The home water heater, often forgotten as it sits in a dark corner of the basement doing its primary job – heating the home’s water – has emerged on the scene in Washington.
Last month PJM, along with a group of electric industry organizations, suggested ways to modify a federal rule that limits the size of residential electric water heaters to 55 gallons. The rule has the unintended consequence of removing electric water heaters as reliably available energy storage.
The U.S. Department of Energy is reviewing a rule change that would allow water heaters
larger than 55 gallons that are used in grid-interactive water heater programs – which are most effective using tanks greater than 55 gallons. Grid-interactive water heaters are defined as water heaters capable of receiving a real-time signal from a grid operator, electric utility or other energy services company to control the way in which water is heated.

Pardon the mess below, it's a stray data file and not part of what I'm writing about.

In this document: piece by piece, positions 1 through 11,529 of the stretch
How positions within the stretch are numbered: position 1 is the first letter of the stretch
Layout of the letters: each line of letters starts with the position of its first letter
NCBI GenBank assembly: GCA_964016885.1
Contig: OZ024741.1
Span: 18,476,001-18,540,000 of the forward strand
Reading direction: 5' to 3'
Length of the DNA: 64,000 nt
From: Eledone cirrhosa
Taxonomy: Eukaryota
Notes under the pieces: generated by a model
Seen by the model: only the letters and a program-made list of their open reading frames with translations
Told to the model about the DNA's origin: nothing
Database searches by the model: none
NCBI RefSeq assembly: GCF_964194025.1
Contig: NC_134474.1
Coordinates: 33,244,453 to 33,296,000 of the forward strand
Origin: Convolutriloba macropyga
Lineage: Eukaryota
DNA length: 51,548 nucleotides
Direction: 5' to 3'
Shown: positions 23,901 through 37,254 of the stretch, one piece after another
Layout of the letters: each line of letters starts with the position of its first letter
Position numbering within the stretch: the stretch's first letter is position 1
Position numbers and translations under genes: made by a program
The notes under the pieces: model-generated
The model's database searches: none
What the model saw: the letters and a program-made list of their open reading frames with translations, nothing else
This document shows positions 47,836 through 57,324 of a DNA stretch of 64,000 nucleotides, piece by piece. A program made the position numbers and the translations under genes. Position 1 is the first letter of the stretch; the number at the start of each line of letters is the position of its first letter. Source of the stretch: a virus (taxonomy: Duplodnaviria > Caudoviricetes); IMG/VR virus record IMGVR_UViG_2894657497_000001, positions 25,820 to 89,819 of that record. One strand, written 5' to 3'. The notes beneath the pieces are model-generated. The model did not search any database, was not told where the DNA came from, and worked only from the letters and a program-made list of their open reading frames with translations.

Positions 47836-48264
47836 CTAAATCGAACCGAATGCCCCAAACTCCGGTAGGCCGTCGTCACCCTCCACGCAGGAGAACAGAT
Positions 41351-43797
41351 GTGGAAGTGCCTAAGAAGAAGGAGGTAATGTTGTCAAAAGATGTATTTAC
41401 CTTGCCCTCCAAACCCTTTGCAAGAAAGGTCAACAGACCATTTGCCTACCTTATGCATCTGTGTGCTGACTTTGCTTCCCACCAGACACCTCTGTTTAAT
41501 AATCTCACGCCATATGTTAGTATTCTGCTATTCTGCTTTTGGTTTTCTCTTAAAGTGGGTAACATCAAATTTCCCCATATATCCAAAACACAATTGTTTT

In addition to the joint comments, PJM’s separate comments to the DOE noted that advances in technology, grid integration of demand response and new market structures place new value on energy storage – all of them developments that had not matured when the DOE’s original rule was put into place.
PJM, working with the Steffes Corporation, has demonstrated the value of grid interactive water heaters serving as a fast-responding resource to providing ancillary services such as frequency control to the transmission grid.